Tesla has announced the opening of a new showroom in China’s Xinjiang region, where accusations of rights abuse have triggered global condemnation.
Many international brands have distanced themselves from allegations of abuses in Xinjiang, following reports of mass internment, forced labor, and dwindling birth rates among the region’s Muslim minorities.
But with the grand opening of its new dealership in the capital Urumqi, Tesla has become a rare Western brand to publicly embrace the controversial region and echo Beijing’s narrative painting Xinjiang as an exotic tourist destination.
In a post introducing the showroom on Dec. 31, the company praised Xinjiang’s beautiful landscape, rich history, and delicious food, adding that the new showroom and charging facilities would power Chinese drivers’ explorations into the region’s forests, deserts, and snow mountains.
“With camel bells gently ringing next to the ears,” it wrote, “Tesla on the Silk Road is connecting the present with the past in the singing wind.”
The company also posted photos from its opening ceremony on the microblogging site Weibo, showing lion dancing in the Xinjiang showroom and staff holding a placard that read “Tesla (heart) Xinjiang.”
Tesla did not immediately respond to a request for comment. On Chinese social media, some nationalists have interpreted the opening as a show of support for the Communist Party leadership. “Musk understands how to make money,” a commenter said on Weibo.
Consumers in China and the West have become increasingly divided over Xinjiang. Beijing said its tough security measures were aimed at eradicating extremism, and has denied any abuses. International rights groups and the U.S. government have labeled the treatment of minorities there as genocide. A member of the UN Committee on the Elimination of Racial Discrimination in 2018 called Xinjiang “a sort of no-rights zone,” and the Biden administration recently banned imports from Xinjiang out of forced labor concerns.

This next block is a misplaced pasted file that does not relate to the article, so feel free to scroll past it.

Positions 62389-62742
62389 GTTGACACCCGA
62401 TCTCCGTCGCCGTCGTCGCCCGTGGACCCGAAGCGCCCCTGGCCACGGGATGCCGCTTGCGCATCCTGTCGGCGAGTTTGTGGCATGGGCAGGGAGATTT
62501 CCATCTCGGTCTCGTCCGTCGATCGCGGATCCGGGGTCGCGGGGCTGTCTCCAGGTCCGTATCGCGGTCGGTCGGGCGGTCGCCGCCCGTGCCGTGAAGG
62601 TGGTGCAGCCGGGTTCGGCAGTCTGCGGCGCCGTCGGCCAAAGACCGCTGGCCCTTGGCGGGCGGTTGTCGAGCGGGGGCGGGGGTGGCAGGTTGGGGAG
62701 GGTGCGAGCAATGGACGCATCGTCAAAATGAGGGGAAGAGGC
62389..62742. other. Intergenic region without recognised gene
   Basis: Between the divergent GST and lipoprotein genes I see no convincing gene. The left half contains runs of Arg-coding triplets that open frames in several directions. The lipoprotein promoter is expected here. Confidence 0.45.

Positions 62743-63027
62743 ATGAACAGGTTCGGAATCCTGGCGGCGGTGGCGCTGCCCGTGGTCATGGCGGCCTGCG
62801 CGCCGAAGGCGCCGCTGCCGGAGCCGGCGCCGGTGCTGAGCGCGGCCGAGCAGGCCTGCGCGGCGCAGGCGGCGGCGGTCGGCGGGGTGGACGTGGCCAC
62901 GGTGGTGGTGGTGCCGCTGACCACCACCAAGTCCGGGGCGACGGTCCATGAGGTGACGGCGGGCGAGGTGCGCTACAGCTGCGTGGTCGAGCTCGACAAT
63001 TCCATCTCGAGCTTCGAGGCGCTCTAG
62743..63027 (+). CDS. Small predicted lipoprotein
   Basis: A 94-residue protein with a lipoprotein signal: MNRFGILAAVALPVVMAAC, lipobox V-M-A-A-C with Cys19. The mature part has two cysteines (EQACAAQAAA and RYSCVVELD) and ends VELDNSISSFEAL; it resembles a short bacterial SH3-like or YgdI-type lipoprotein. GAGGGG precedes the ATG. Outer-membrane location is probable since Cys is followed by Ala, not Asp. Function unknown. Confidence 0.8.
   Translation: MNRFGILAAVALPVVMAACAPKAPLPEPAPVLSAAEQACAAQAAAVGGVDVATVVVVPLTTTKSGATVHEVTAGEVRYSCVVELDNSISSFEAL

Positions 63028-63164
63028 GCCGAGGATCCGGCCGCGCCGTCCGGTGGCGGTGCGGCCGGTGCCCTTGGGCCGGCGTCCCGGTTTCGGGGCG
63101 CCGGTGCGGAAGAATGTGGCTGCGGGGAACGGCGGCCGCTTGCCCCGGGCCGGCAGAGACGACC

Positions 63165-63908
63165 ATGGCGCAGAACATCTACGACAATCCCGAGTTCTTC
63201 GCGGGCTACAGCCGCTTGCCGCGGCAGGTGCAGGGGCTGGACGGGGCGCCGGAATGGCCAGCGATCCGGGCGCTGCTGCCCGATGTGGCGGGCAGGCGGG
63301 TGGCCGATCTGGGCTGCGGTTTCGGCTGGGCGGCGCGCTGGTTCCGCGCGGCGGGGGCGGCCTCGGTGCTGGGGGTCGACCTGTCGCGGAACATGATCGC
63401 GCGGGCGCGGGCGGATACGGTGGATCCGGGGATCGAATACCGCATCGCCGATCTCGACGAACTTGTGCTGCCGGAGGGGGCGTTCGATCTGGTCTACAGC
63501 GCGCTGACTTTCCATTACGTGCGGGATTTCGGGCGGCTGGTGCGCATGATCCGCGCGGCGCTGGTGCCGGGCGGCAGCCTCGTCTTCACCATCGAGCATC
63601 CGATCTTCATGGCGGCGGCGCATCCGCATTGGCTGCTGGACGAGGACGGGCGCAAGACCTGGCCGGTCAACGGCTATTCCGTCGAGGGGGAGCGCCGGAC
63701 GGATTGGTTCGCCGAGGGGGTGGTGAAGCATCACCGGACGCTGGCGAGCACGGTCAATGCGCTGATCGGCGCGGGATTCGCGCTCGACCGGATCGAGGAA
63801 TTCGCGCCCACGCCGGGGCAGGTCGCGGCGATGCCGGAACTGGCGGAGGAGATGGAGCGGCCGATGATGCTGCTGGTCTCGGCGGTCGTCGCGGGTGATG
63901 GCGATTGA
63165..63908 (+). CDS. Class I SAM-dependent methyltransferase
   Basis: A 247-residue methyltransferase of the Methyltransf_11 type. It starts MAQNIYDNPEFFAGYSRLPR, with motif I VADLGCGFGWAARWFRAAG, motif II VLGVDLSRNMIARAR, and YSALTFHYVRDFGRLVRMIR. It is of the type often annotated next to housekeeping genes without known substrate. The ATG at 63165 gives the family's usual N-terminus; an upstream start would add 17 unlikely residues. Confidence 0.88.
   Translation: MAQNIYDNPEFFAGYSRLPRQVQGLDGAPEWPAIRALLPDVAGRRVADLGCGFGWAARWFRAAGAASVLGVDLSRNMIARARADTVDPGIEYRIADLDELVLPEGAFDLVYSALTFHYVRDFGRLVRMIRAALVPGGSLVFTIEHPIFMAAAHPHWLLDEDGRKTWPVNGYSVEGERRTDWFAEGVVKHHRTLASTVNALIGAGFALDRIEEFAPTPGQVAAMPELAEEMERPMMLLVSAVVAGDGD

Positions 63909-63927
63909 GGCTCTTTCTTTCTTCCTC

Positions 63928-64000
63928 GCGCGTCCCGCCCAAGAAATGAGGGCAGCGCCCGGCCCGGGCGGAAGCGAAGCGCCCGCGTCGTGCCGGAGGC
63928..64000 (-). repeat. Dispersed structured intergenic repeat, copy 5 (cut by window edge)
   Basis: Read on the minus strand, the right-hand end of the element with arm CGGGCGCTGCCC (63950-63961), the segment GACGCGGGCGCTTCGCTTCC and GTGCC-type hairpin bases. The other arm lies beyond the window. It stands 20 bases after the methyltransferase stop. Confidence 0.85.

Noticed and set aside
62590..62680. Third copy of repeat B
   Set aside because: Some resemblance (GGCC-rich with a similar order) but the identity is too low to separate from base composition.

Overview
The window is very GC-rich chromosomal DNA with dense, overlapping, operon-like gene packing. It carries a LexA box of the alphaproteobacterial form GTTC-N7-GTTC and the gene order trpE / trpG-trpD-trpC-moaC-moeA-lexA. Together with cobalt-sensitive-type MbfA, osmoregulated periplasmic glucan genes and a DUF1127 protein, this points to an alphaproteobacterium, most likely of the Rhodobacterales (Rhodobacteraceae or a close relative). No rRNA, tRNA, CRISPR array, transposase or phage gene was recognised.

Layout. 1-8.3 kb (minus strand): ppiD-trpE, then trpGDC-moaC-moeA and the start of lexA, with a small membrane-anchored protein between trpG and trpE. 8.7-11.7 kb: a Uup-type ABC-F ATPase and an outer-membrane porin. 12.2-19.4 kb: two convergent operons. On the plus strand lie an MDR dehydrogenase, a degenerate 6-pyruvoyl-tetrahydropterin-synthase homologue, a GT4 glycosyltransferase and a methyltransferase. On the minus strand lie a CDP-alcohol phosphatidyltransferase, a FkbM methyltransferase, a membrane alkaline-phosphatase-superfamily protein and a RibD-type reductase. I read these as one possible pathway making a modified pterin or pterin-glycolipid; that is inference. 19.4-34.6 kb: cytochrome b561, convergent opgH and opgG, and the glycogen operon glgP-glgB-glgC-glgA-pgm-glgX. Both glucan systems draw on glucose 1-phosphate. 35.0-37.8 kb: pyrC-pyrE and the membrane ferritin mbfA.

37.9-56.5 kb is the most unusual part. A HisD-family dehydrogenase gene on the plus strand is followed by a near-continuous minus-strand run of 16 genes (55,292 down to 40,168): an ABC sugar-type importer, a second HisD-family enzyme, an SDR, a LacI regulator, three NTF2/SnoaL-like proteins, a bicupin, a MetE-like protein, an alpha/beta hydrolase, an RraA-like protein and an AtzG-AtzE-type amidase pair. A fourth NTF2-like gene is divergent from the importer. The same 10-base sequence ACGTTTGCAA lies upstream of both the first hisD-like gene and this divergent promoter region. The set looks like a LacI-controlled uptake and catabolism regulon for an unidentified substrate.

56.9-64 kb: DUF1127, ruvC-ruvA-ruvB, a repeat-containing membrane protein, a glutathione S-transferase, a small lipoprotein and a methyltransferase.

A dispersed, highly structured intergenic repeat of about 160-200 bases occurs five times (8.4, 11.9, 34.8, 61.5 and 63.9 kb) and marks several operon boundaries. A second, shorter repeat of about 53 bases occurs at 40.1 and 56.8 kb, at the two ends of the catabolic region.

Many Chinese domestic brands have actively promoted their Xinjiang products to please nationalistic shoppers and demonstrate their political loyalty. But foreign brands have been caught in a dilemma as they try to protect their reputation in both the international and Chinese markets.
A string of Western companies faced boycott calls in China for distancing themselves from Xinjiang. Intel apologized last month after its letter asking suppliers not to source from Xinjiang set off a nationalistic backlash. Walmart’s Sam’s Club came under fire following reports that Xinjiang products had been removed from its online shop. Many internet users posted photos of themselves canceling Sam’s Club memberships.
Although consumer brands such as KFC, Gucci, and Nike also have long operated outlets in Xinjiang, most international companies have avoided high-profile marketing campaigns since the mass detention of the region’s Muslim minorities garnered global attention in around 2017.
McDonald’s China, majority owned by state-owned conglomerate CITIC, also announced the grand openings of its first two stores in Xinjiang in 2020, pledging to bring the fast-food chain’s “classic delicacies” to the region and support its economic development.
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